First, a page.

Over the long Fourth of July weekend we did a short day trip to the North Georgia Mountains. On the way back we saw a sign for a zoo and thought we would check it out. The zoo was closed but we found a split rail fence along the side of the road with a surprise. It was a simple split rail fence with chicken wire on the inside. On the other side of the fence were about 15 zebras and zebroids (also zedonk, zorse, zebra mule, zonkey, and zebrule). There was also a Watusi Bull from Africa.
We pulled over and walked up to the fence and after a while they came over to us. We pulled long grass from our side of the fence and fed it to them. They were very friendly and gentle and it was an amazing experience.
The Watusi Bull never came to say hi. He seemed a bit unsure of us.
We spent about 30 minutes playing with these incredible animals and I think we were all just a bit stunned by this unique and rare experience.
The Tennessee Aquarium in Chattanooga is, simply put: Awesome! I have only been once before many years ago after it first opened and it has already doubled in size. It is located on the Tennessee River in Chattanooga, Tennessee.
The Aquarium is split into 2 sections, The River Journey and The Ocean Journey. Each part is housed in a separate building.
We started with the River Journey. The inside of the building greets you with a very long escalator that takes you to the top of the structure where you are met by playful river otters. This is the top and the start of the giant tank that goes all the way down four levels. The center of the building has ramps that descend to each level so that forty feet of water is visible. At each level there are exhibits on each side that are independent of the main tanks. All the exhibits here are from a typical local stream or lake, everything from fish to snakes to alligators.
The second building is the Ocean Journey and again you start at the top where you can pet sting rays and sharks and visit the live butterfly room. I had not been in this part before.
It is well worth the money and trip. It was $26.95 each and for $8.00 more we just bought a family membership…..just in case!
Anybody who knew me growing up knew I loved The Beach Boys. I still love their music, but I really got into their great harmonies of the late sixties and into the seventies. Many of my friends through my teenage years suffered through the music and going to their concerts with me. I would guess I have seen the Beach Boys live no less than 20 times. I had all their albums and along with the great harmonies there was some very bizarre stuff mixed in.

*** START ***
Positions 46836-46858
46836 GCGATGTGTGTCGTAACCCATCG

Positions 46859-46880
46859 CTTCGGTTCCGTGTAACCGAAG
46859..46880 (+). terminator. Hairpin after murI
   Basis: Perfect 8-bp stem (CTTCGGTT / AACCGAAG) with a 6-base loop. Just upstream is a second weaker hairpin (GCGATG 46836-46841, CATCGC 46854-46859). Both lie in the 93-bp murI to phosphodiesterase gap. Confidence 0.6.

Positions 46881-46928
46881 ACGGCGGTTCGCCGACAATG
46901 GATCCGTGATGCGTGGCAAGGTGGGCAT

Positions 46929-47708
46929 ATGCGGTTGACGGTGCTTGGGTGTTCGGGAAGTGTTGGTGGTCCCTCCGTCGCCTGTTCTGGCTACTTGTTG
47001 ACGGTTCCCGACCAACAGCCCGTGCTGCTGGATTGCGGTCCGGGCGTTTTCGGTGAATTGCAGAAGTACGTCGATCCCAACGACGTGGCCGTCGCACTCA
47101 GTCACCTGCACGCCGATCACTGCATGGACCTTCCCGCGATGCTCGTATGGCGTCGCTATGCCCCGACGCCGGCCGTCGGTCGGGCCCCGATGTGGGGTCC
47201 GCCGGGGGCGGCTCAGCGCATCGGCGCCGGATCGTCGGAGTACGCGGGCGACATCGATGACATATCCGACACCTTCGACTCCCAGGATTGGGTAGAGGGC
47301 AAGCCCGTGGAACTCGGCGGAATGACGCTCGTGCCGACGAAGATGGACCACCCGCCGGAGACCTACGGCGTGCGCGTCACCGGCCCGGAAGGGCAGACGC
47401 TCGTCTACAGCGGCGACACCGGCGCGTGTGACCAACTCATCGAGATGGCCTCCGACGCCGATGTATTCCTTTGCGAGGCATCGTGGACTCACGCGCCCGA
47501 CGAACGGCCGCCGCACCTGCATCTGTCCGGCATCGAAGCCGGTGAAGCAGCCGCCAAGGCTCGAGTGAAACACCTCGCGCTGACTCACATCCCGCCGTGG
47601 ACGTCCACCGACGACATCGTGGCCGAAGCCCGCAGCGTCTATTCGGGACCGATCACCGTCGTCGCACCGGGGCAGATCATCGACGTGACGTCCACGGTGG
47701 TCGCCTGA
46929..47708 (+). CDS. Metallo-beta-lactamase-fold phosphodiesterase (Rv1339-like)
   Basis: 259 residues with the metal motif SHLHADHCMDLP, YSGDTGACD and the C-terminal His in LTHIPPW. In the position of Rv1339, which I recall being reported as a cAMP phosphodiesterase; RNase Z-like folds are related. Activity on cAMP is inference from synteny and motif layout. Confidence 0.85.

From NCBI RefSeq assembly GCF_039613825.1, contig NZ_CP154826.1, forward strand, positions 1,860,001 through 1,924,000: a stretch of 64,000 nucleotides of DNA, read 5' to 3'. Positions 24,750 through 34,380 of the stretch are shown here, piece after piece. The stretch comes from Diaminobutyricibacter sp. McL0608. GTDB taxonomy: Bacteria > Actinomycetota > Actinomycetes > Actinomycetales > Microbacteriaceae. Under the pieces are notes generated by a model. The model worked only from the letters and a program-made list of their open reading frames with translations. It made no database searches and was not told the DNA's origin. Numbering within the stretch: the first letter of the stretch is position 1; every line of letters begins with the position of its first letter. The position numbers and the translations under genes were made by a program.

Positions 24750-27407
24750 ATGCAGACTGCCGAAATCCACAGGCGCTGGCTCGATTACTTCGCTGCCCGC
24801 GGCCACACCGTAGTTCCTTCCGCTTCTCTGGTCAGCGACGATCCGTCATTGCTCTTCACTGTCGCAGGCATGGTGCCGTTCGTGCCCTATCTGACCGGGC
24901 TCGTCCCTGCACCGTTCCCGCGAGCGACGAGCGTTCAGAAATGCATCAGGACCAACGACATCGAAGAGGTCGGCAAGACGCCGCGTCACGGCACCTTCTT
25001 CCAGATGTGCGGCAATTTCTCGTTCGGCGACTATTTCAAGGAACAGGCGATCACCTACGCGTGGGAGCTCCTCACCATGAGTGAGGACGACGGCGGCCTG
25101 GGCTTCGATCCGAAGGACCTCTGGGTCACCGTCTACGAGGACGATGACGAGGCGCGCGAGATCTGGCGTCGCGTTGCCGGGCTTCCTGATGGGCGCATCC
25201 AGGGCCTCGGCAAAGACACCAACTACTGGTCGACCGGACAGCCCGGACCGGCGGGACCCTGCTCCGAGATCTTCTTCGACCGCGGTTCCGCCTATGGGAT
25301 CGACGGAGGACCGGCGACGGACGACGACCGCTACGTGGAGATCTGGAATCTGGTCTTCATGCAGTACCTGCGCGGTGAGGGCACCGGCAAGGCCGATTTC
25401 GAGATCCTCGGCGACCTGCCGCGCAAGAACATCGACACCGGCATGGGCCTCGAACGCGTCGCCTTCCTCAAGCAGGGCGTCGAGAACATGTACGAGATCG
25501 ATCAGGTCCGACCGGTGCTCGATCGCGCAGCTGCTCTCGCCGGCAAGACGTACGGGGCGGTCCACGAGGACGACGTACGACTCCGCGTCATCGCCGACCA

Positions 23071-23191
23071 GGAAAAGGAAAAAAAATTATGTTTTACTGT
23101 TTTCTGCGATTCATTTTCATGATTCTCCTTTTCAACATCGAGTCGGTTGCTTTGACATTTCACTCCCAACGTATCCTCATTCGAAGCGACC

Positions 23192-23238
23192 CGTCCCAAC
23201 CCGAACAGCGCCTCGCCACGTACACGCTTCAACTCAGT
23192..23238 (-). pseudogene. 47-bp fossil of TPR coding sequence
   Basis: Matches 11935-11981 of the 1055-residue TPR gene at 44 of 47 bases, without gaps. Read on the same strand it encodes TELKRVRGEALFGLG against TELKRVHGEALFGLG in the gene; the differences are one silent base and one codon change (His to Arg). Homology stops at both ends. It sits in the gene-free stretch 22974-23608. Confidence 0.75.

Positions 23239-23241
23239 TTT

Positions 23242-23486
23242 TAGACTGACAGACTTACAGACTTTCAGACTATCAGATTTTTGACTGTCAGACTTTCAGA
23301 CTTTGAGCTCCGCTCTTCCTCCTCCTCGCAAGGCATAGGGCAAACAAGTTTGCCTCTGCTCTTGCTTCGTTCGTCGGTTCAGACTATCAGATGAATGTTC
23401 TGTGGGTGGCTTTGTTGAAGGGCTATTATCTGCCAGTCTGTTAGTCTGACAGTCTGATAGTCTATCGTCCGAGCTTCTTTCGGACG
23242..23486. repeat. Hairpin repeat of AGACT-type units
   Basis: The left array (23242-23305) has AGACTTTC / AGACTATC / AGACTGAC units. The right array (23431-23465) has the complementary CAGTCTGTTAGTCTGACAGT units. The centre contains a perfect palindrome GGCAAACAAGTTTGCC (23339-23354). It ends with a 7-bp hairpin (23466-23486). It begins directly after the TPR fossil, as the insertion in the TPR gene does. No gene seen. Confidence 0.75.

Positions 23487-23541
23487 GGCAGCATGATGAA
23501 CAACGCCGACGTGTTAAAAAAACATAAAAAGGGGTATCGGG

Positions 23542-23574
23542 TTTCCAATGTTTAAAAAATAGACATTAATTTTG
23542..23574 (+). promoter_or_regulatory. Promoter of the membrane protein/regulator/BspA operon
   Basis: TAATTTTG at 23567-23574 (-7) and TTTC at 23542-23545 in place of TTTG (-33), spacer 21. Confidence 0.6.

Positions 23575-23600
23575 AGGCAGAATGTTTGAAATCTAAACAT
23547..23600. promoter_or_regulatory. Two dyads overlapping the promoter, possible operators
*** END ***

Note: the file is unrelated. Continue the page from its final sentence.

In the summer of 1988, I was preparing to go to Australia and had to pick my dad up at the airport. I was there early and took a seat and spotted a very cute redheaded woman who looked vaguely familiar. I kept looking and realized it was Reba McEntire. Reba was real big in the late eighties and having lived in Nashville for a while I learned not to be intrusive however, this was Reba. The other thing that was very noticeable with the country stars in the eighties was that there never were any big entourage or bodyguards. In fact Reba was sitting by herself just like all the other passengers.
I decided to say hi and ask for an autograph. I introduced myself and apologized for bothering her. She smiled, informed me she was bored and invited me to sit and chat for a bit. I suddenly became star struck and shy which is not like me as I have been backstage at many concerts and gatherings.
The only part of the conversation I remember was telling her about moving to Australia and how excited she was for me. She told me she had toured all over the world and had not yet been to OZ. She was pushing to be part of an Australian tour that included Kenny Rogers and others.
This lady was so down to earth and friendly that I felt I was talking to a long lost friend. It really was a special moment and she is as much of a hoot in real life as she is on TV….
I worked for The Metro, a small music scene publication in Nashville, for a few years photographing bands, musicians and comedians. (Mid eighties) This is the only surviving memento from that period that I can find….
In the mid eighties, I worked for a small paper in Nashville called, The Metro, taking photographs of concerts and musicians. The Metro consisted of mostly college students hoping to get a career in the writing and newspaper business. Me, I just wanted free tickets to awesome concerts. I really never have wanted to do photography professionally. I was on staff for a few years and was exposed to a bunch of music I never would have gone to see on my own. One band was Afrikan Dreamland.
Aashid Himons was the leader and founder of Afrikan Dreamland. He was from West Virginia and had been involved in music all his life. Afrikan Dreamland combined reggae, blues, rock and electronic music and I remember really enjoying their music. After the show I got to chat with Aashid for a bit and he told me a little about the Rastafarian culture and his music. I recall a very warm and polite person that I really enjoyed talking too. I was bummed to hear of his passing in 2011.